Super Bowl 2012 Predictions: Final Projections for Giants' Stud Receivers

Zachary D. RymerMLB Lead WriterFebruary 5, 2012

SAN FRANCISCO, CA - JANUARY 22:  (L-R) Mario Manningham #82, Hakeem Nicks #88 and Victor Cruz #80 of the New York Giants walk back ot the sideline in the fourth quarter after Manningham scored a 17-yard touchdown against the af during the NFC Championship Game at Candlestick Park on January 22, 2012 in San Francisco, California.  (Photo by Doug Pensinger/Getty Images)
Doug Pensinger/Getty Images

The New York Giants have a couple significant advantages over the New England Patriots in Super Bowl XLVI. One of them is their collection of stud wide receivers.

As great as Eli Manning has been this season, he owes a lot of his success to Victor Cruz, Hakeem Nicks and Mario Manningham. Cruz and Nicks are two of the most explosive playmakers in the NFL, and Manningham is one of the more underappreciated No. 3 receivers in the league. 

New England's secondary has had enough trouble containing even the most mediocre receiving corps. Provided everyone stays healthy, the Pats are going to have their hands full with the Giants' receivers all game long.

With kickoff just about two hours away, here are some last-minute stat projections for sirs Cruz, Nicks and Manningham.

Victor Cruz

EAST RUTHERFORD, NJ - JANUARY 01:   Victor Cruz #80 of the New York Giants celebrates as he runs off of the field after defeating the Dallas Cowboys at MetLife Stadium on January 1, 2012 in East Rutherford, New Jersey.  (Photo by Al Bello/Getty Images)
Al Bello/Getty Images

After starting the season as a relative unknown, Victor Cruz quickly emerged as Eli Manning's go-to guy. Once he did, he was one of the more consistent wide receivers in the league throughout the course of the season. He was a virtual lock for six to eight receptions and 100 plus receiving yards.

Oddly enough, Cruz took a back seat to Hakeem Nicks in the first two games of the Giants' postseason run. Cruz became something of a de facto decoy, and his lack of attention led to big games for Nicks.

The trend reversed in the NFC Championship Game. Manning looked Cruz's way early and often, and he ultimately racked up 10 receptions for 142 yards.

The 10 receptions were a season-high, but I'm expecting Cruz to come back to earth in the Super Bowl. The San Francisco 49ers forced Manning to use Cruz as more of a possession receiver, and that's not really Cruz's style. He's more of a home run hitter, as he finds the holes in the defense and explodes through them.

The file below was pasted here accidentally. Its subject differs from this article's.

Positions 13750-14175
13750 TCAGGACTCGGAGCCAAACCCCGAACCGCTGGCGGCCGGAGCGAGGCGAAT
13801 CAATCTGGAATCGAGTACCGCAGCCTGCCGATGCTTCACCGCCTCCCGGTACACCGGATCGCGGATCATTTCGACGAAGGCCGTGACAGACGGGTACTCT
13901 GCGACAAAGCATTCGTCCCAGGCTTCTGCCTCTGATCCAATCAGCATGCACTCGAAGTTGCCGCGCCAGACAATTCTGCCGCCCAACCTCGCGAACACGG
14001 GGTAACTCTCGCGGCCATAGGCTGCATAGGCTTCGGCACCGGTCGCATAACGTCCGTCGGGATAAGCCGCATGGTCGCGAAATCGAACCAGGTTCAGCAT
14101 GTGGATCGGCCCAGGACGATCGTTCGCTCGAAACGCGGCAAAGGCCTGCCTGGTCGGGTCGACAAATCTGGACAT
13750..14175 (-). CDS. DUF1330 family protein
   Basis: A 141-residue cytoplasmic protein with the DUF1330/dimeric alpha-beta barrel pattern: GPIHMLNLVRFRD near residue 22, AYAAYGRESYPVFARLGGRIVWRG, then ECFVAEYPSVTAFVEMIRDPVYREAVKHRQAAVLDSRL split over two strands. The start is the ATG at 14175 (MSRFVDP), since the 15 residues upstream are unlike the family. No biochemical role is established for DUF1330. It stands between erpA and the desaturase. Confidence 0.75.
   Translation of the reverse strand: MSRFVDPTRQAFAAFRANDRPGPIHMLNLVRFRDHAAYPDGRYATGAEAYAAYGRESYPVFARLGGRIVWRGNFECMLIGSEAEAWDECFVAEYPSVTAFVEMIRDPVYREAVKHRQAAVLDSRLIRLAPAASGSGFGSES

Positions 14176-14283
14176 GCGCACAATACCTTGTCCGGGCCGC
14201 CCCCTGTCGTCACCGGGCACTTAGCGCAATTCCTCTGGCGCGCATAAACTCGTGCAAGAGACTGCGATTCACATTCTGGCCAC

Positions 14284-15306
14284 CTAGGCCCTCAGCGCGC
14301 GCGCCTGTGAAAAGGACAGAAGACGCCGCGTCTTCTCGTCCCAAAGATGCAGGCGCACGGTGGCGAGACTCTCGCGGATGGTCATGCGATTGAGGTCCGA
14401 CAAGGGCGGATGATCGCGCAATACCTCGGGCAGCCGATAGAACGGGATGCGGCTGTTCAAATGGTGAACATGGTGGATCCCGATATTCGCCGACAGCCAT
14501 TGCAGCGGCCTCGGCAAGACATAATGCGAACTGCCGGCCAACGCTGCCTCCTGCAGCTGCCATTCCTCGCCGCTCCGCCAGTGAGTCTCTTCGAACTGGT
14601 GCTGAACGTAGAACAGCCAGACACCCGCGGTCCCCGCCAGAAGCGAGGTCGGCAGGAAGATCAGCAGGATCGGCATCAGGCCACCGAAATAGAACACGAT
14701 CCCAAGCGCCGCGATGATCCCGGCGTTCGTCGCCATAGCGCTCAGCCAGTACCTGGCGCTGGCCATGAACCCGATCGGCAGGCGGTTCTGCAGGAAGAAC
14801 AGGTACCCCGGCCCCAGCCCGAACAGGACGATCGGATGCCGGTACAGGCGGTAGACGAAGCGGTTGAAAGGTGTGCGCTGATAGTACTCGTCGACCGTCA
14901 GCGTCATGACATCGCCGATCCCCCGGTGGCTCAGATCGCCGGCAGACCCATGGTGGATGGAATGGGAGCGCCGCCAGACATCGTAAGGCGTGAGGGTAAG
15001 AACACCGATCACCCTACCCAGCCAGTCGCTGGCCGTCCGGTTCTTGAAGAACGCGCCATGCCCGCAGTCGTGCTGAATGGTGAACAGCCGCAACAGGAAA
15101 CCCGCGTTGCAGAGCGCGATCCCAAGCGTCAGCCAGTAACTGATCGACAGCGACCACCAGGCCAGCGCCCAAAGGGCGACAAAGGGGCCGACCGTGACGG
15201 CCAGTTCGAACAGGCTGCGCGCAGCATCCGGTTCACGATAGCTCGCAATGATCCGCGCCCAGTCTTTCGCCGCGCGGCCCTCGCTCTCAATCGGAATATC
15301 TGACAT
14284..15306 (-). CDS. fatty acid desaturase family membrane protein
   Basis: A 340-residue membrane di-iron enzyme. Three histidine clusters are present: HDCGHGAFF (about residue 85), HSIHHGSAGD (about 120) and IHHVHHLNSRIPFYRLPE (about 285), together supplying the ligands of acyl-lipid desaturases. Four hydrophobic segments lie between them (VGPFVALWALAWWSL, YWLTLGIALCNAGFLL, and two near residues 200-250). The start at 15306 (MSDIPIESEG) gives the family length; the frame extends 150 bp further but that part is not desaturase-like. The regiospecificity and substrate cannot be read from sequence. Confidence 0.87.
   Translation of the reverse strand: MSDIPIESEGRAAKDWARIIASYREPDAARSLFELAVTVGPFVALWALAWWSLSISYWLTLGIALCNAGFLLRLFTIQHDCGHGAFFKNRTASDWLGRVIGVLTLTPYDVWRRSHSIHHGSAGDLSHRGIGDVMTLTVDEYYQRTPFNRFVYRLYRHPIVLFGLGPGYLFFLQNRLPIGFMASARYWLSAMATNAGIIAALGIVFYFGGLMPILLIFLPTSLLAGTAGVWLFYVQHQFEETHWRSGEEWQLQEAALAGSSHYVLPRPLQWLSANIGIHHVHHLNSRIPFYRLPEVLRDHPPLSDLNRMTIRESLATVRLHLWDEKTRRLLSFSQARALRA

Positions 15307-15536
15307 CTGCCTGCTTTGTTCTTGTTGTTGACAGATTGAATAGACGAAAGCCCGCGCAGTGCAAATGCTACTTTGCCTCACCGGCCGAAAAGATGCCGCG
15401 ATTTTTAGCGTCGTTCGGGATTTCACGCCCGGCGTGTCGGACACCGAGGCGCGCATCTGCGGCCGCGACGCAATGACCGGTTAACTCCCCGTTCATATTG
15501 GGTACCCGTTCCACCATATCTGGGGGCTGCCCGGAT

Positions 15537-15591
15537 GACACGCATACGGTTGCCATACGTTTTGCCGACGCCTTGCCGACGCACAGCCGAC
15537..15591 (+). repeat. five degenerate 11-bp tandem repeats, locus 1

There will be more holes in New England's defense than there were in the 49ers' defense. The Pats will not shut Cruz down, and you can rest assured he will get back to being himself.

Projection: six receptions, 130 yards, one TD.

Hakeem Nicks

SAN FRANCISCO, CA - JANUARY 22:  Hakeem Nicks #88 of the New York Giants warms up against the San Francisco 49ers during the NFC Championship Game at Candlestick Park on January 22, 2012 in San Francisco, California.  (Photo by Doug Pensinger/Getty Images
Doug Pensinger/Getty Images

Hakeem Nicks really isn't all that different from Cruz. He's not a possession receiver. He's a big-play receiver.

However, when Manning is effectively using Cruz as his big-play guy, we've seen him go to Nicks for shorter routes meant to pick up first downs and move the chains and whatnot. The receptions will be there, but the huge yardage totals won't be.

With Cruz doing work in the Super Bowl, Nicks will have to be the Robin to his Batman once again. He'll get his share of receptions, and the Patriots will gladly let him have them. They'll be too worried about the home run ball to fret over short completions.

Projection: eight receptions, 85 yards.

Mario Manningham

SAN FRANCISCO - NOVEMBER 13:  Mario Manningham #82 of the New York Giants has this pass go off his fingertips against the San Francisco 49ers during an NFL football game at Candlestick Park November 13, 2011 in San Francisco, California. The 49ers won the
Thearon W. Henderson/Getty Images

Cruz and Nicks have been outstanding in the postseason, but don't overlook the work Mario Manningham has done. He only has eight receptions in three games, but three of them have gone for touchdowns—one in each game.

Two of Manningham's touchdown receptions have come inside the red zone. That's partially coincidence, but it's also due to the fact that defenses are more worried about Cruz, Nicks and even tight end Jake Ballard than they are with Manningham. And indeed, at 6'0 and 185 pounds, Manningham doesn't look like a traditional red-zone threat.

But hey, if it's working, why change it?

Projection: three receptions, 35 yards, one TD.

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